MKSAP Quiz: Emergency visit for chest pain
A 66-year-old man is evaluated in the emergency department for chest pain. He describes a sharp pain in the midchest that does not radiate. The pain began suddenly at rest and has persisted for approximately 40 minutes. He has hypertension treated with amlodipine.
Temperature is 37.4°C (99.3°F), blood pressure is 180/80 mm Hg in the left arm and 200/80 mm Hg in the right arm, pulse rate is 110/min, and respiration rate is 18/min. BMI is 32. Pulse oximetry shows oxygen saturation of 98% on ambient air. A normal carotid upstroke without carotid bruits is noted, jugular venous pulsations are normal, and normal S1 and S2 are heard. A grade 2/6 early diastolic murmur is heard at the left sternal border. Lung fields are clear, distal pulses are normal, and no peripheral edema is present.
Platelet count: 220,000/µL (220 × 109/L)
Creatine kinase: 100 units/L
Creatinine: 1.6 mg/dL (141 µmol/L)
Troponin I: 0.05 ng/mL (0.05 µg/L)
Myoglobin: 40 ng/mL (40 µg/L) (normal range, 0-90 ng/mL [0-90 µg/L])
Electrocardiogram shows sinus tachycardia at 110/min, with nonspecific ST- and T-wave changes in the lateral leads. Chest radiograph (portable film) is shown.
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Which of the following is the most appropriate diagnostic test to perform next?
A: Chest CT
B: Electrocardiography with posterior leads
C: Transthoracic echocardiography
D: Ventilation-perfusion scanning
Answer and critique
The correct answer is A: Chest CT. This question can be found in MKSAP 16 in the Cardiovascular Medicine section, item 50.
A CT scan of the chest should be obtained. A prudent approach to patients with acute chest pain focuses the initial evaluation on six potentially lethal conditions (the “serious six”): acute coronary syndrome, pericarditis with tamponade, pulmonary embolism, pneumothorax, aortic dissection, and esophageal rupture. Physicians must rapidly evaluate patients and exclude each of these conditions to initiate appropriate therapy. In this patient with acute-onset chest pain that began at rest, upper extremity blood pressures are asymmetric, there is an early diastolic murmur consistent with aortic regurgitation, and the electrocardiogram (ECG) shows no ST-segment elevation. The chest radiograph shows a widened superior mediastinum and a right pleural effusion. These findings are consistent with an acute aortic dissection. The right pleural effusion is most likely a hemothorax from the acute aortic dissection. CT of the chest would be the most efficient means to establish the diagnosis prior to proceeding to emergent surgery.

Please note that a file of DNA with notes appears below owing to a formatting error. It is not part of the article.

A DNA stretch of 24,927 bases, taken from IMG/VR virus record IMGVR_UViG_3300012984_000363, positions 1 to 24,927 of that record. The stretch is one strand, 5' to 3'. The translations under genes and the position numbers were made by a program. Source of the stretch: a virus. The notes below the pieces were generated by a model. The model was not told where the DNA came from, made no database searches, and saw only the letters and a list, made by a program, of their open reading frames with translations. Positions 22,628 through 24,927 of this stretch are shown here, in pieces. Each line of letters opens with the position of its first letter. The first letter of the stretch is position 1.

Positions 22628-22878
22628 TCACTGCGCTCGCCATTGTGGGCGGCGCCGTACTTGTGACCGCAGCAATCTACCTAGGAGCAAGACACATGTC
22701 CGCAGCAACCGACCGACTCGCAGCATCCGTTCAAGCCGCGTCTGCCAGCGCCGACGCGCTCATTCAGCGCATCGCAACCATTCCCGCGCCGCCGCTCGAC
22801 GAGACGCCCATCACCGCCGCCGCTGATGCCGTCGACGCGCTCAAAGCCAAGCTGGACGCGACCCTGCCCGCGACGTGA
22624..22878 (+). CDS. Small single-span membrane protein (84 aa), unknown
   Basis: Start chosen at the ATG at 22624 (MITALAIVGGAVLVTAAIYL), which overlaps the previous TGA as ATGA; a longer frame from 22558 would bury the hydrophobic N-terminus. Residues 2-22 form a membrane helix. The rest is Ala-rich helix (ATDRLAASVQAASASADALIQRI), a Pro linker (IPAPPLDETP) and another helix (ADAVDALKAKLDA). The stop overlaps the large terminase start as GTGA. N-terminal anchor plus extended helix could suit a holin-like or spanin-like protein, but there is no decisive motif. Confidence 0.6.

Posterior ECG leads (V7 through V9) can be useful in the diagnosis of an isolated posterior wall ST-elevation myocardial infarction (STEMI). An isolated posterior wall STEMI accounts for approximately 7% of all STEMIs and should be considered in patients presenting with anginal chest pain and nonspecific findings on a standard 12-lead ECG. Given that the duration of the patient’s chest pain is 40 minutes, however, the normal myoglobin and troponin I levels argue against an acute coronary syndrome as a cause for the symptoms.
For a patient with a presumed ascending aortic dissection, imaging of the proximal ascending aorta can be difficult and, therefore, transthoracic echocardiography is not the imaging method of choice. In contrast, transesophageal echocardiography has high diagnostic accuracy for an ascending aortic dissection and, in some medical centers, is the imaging method of choice in unstable patients for whom transportation to the CT or MRI scanner may not be safe.
Although this patient’s description of chest pain could be consistent with a pulmonary embolism, this diagnosis cannot explain the discrepant arm blood pressures or diastolic murmur; therefore, ventilation-perfusion scanning is not the most appropriate test.
- In a patient presenting with acute chest pain, the life-threatening diagnoses of pulmonary embolism, acute aortic dissection, acute coronary syndrome, pericardial tamponade, pneumothorax, and esophageal rupture must be rapidly evaluated for and excluded.
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